Listening to the radio the day before yesterday, I caught the tail end of a report about a new music machine called The Humanizer. Let me give you a little bit of background.
When a piece of music is played it follows notes put down on paper (mostly!) by a composer. The musical notes and instructions are fairly exact, showing what the composer wishes to be played, with timings, pitch, volume and so on.
When an orchestra plays a symphony, it works under the direction of a conductor who has taken the work to be played and interpreted it according to his or her own desires, within the realms of what the composer has laid down on paper. The interpretation is different according to whichever conductor is performing the works and according to the orchestra itself. No two performances are ever the same, no two conductors have the same ideas. There are constantly small ‘human’ differences involved, a slight delay here, a slightly off-tune note there, mistakes, additions and so on. This is what makes listening – and performing – music so wonderful; the human factor. And this is also why there are so many copies of a single symphony – for example – available. Each one, based on the same work, is essentially different.
Scientists – or computer programmers for all I know – came up with a machine which can produce a composer’s work exactly according to the timings and instructions that he or she laid down upon publication. Each time this work is played it is exactly the same, no differences from one performance to the next with no individuality whatsoever. Theoretically, only one copy of a work is now needed, and everyone can enjoy the same piece of music exactly the way it was written.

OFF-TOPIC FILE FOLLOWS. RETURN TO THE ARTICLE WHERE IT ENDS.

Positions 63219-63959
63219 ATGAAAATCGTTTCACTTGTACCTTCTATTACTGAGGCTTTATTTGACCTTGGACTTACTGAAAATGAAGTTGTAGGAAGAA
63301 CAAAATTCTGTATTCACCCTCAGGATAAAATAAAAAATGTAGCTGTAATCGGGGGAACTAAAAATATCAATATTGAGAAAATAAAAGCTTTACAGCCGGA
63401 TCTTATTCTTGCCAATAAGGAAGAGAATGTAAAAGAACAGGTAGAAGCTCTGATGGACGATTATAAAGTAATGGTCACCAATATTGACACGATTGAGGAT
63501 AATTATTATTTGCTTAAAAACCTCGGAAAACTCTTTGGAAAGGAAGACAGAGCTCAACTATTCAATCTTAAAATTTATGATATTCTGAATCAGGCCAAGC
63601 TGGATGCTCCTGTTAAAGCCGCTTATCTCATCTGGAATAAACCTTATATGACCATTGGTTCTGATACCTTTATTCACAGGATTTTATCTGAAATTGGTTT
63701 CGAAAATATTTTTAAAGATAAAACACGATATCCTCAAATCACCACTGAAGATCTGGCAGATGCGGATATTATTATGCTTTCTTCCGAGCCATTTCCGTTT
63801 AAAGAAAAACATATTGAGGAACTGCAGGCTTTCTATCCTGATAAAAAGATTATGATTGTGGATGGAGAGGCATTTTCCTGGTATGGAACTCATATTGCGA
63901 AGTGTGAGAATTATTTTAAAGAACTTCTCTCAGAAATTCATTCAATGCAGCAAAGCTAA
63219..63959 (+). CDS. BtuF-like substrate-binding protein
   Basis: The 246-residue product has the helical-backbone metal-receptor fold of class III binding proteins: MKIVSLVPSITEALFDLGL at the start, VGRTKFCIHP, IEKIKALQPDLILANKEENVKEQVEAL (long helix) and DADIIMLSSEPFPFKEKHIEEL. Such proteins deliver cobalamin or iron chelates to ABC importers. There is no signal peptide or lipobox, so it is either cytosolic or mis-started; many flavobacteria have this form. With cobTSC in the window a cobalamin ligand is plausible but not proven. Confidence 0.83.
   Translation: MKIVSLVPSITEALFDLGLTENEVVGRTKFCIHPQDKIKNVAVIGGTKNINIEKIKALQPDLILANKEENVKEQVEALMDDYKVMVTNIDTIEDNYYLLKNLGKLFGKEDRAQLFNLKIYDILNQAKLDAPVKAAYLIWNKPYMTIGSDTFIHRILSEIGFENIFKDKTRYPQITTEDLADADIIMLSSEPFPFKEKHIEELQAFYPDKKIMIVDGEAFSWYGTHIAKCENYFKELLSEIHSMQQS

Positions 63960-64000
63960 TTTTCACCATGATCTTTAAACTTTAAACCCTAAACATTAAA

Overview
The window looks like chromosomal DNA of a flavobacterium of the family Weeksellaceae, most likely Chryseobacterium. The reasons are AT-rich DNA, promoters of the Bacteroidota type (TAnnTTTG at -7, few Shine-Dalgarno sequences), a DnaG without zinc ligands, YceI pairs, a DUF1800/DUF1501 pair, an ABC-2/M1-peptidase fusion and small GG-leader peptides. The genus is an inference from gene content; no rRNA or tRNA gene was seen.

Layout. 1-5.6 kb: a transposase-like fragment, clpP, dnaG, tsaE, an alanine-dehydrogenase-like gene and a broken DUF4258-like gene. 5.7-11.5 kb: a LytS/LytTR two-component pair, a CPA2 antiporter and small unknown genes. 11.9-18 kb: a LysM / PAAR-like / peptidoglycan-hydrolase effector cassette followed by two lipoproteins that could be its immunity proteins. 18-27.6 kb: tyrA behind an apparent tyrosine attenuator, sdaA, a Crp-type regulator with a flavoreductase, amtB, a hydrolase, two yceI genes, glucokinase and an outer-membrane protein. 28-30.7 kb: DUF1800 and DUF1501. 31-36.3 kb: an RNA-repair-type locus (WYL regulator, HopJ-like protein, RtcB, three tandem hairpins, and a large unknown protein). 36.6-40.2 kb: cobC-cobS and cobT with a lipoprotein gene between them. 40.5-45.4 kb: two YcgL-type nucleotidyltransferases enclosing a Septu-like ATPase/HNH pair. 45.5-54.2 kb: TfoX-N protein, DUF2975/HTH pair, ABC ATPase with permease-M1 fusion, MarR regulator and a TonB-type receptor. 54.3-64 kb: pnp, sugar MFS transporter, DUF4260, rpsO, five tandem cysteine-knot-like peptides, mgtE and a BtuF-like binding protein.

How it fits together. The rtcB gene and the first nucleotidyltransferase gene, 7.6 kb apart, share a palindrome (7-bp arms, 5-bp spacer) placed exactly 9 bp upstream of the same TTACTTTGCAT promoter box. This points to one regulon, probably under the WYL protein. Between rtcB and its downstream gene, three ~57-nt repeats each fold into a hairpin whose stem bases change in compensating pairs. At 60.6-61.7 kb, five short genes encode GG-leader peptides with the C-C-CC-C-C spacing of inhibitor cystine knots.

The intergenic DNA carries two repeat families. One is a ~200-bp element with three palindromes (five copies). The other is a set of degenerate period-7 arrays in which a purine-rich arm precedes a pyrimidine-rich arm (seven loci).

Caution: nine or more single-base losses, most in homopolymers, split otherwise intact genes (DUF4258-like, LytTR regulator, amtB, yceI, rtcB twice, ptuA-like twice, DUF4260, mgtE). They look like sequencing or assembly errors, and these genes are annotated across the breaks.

However, the same people came to see that the individuality of a piece of music lies in these small differences, be they but a microsecond difference from one another. So someone came up with a standard machine which built in these small differences of timing, volume and so on, all to a set formula.
This, in turn, meant that a piece of music could be played in several different ways, according to the differences programmed into the software, but the differences would always be the same.
Not to be outdone, the Max Planck Institute has now come up with an even better model, whereby the differences are random, not set and, therefore, more human. A machine can now produce a piece of music in many different varieties according to the listeners’ desires.
In effect, they have worked through a series of programs to turn a perfect piece of music, as the composer intended, into a machine-produced piece of music imitating a human-produced piece of music.
Wouldn’t it have been just as easy to let humans carry on playing in the first place?
Love & Kisses, Viki.